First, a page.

The plan keeps coming up again
And the plan means nothing stays the same
But the plan won’t accomplish anything
If it’s not implemented…
Hit shuffle on my 90’s/2000’s playlist and landed on that Built to Spill classic “The Plan”. Less an omen and more of a nagging reminder of this wretched thing called Everton in 2017/18. And as the pounding guitars rolled into my ears, I further considered 4-0 at Wembley and realized I’m pretty tired today. How about you? But I woke up this morning in no mood to ask the same nagging questions that have been asked thousands of times but that no one really has good answers for regarding our play. Why don’t we have a left back? Why can’t we generate shots on goal? How can it get more boring than this? Are we even good at being boring in a manner that would help us?
I was also too tired to watch the Anfield Martyr Complex take on City today. Heard it was a helluva show. Heard they almost blew it, but didn’t. Who cares? It doesn’t change how shit we are. I’m more interested in the reasons why we’re so shit at the moment. But maybe more importantly, I’m even more interested to understand what we’re doing now—as in today—to not be shit next season. And the season after. And the season after that.
I suppose that I’ve got bigger questions about USM FC than ones concerning the formational merits of never ever ever ever ever ever ever ever ever ever deviating from playing two defensive midfielders. Like, who the hell is this team? Who are its leaders? What are we trying to do? Who are we trying to be? What is our style of play? What is the plan when we go out on the pitch? Who is responsible for setting the tone and providing answers to these questions? We’re not hard to beat. We say we’re setting up to counterattack but keep our fastest players on the bench. We’re not open and expansive offensively. We’re not especially good at set pieces. We don’t seem to thrive in direct play. We talk about clean sheets—as if the words alone might magically trigger us to play with a corresponding mindset. How has that worked out?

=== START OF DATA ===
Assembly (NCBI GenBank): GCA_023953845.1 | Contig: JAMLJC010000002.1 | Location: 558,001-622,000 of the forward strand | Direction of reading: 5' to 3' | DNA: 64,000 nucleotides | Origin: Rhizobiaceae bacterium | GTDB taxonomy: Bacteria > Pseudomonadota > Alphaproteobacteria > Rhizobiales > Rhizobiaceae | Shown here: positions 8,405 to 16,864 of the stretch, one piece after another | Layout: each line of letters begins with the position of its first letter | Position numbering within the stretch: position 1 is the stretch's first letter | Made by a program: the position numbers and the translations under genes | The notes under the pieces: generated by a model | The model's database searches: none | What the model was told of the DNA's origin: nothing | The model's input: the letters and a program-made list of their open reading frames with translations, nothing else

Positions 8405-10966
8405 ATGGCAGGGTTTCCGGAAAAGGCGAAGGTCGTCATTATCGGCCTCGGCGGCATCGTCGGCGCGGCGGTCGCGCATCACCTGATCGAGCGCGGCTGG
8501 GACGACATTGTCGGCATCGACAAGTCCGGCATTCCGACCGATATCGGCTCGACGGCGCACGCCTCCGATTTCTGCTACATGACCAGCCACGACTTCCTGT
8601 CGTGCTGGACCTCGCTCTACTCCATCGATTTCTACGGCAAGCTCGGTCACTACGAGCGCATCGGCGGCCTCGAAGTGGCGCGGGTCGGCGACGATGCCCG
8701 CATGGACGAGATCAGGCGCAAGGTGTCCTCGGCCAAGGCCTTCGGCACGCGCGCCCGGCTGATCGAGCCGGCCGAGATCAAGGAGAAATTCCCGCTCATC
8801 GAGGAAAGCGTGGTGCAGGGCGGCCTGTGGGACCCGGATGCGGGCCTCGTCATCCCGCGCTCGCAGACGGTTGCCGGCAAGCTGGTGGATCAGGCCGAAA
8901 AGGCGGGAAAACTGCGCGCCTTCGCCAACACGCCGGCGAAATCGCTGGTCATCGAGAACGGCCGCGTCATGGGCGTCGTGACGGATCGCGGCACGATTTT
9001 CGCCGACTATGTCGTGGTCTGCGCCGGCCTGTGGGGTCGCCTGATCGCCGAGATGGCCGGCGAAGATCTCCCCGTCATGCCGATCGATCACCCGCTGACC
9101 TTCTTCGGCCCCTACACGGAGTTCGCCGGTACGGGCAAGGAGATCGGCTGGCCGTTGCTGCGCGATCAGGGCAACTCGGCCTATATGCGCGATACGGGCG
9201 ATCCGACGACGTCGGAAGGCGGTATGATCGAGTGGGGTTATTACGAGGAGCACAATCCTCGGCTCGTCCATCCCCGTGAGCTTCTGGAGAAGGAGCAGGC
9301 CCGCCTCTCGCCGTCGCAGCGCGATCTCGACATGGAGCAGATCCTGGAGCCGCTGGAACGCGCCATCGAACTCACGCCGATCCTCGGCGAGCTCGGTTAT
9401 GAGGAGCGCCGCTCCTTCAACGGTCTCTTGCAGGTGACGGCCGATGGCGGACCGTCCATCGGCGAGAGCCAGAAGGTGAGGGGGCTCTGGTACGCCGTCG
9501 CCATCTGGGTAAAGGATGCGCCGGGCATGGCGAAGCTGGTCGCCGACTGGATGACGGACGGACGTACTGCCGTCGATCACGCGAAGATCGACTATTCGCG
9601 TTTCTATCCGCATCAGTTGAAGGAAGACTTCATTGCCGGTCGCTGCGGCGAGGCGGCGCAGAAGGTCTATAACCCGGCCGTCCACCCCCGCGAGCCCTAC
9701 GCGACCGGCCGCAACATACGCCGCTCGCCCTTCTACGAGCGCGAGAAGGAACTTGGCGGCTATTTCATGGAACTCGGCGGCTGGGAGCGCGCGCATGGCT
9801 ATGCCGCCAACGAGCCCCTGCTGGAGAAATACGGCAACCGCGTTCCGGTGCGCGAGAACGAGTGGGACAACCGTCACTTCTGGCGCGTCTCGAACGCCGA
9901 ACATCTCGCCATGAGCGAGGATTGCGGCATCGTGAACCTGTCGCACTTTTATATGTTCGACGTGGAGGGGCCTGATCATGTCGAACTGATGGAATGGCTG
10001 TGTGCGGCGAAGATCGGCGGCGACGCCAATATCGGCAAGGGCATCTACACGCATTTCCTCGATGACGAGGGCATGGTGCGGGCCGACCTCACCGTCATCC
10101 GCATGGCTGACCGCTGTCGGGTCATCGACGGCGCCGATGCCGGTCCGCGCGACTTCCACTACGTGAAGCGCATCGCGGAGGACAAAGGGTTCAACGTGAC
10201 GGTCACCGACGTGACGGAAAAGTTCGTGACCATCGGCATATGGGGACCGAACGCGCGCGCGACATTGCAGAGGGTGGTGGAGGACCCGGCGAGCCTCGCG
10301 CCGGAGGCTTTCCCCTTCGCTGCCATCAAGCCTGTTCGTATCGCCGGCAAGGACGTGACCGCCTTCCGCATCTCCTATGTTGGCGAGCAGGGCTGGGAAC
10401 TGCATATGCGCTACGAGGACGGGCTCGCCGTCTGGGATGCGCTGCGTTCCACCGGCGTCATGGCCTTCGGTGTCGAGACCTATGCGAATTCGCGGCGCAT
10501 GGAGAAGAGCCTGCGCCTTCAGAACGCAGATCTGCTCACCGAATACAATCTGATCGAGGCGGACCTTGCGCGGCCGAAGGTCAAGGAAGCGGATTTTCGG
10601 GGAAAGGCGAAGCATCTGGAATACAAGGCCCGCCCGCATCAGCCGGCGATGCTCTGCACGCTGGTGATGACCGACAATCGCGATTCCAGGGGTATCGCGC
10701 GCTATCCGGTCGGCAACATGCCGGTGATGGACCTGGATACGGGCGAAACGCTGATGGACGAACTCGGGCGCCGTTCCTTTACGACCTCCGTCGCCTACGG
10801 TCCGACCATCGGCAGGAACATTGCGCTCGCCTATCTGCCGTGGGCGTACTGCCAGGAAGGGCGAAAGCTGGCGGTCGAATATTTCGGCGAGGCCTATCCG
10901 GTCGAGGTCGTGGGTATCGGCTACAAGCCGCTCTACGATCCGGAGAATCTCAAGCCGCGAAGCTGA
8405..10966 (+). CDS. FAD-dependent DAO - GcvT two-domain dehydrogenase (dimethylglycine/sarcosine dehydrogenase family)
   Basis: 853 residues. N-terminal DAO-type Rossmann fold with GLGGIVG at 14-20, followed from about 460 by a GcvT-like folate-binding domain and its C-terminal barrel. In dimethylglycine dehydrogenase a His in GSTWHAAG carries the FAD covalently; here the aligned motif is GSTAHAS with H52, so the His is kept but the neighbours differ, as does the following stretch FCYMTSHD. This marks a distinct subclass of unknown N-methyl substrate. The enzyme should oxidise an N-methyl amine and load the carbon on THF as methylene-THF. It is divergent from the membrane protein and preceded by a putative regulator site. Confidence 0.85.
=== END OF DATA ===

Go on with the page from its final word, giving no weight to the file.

What is meant when people talk about “salvaging’ this season? There are no more trophies to win. There’s a beyond remote opportunity to make it into Europe. But let’s face it—salvaging this season isn’t finishing 9th. Or 8th. Or even 7th. It OUGHT to be about getting something useful out of an otherwise lost season so that next season doesn’t end up just like this one. And that’s the source of my biggest worry for Everton. If we can agree that other than staying up that there’s nothing left to win, can’t we also agree that there’s a difference between a productive use of the remaining season versus a wasteful one? The opportunity that ought not to be squandered isn’t about anything that can be won this season. It’s about what can be learned FROM this season.
Which brings us back to the ulcer-generating, pit in my stomach suspicion that there is no plan. For example, if we’re going to end up mid-table-ish, why give valuable minutes to guys who aren’t part of the future? We know who these guys are and what they can and can’t give us. This isn’t personal, but there’s nothing new to be learned about Aaron Lennon. Or Leighton Baines. Or Phil Jagielka. Or Ashley Williams. Or dare I say even Wayne Rooney. And if some of these guys are being played ought of sheer necessity, that reflects poor planning on the talent acquisition side of things.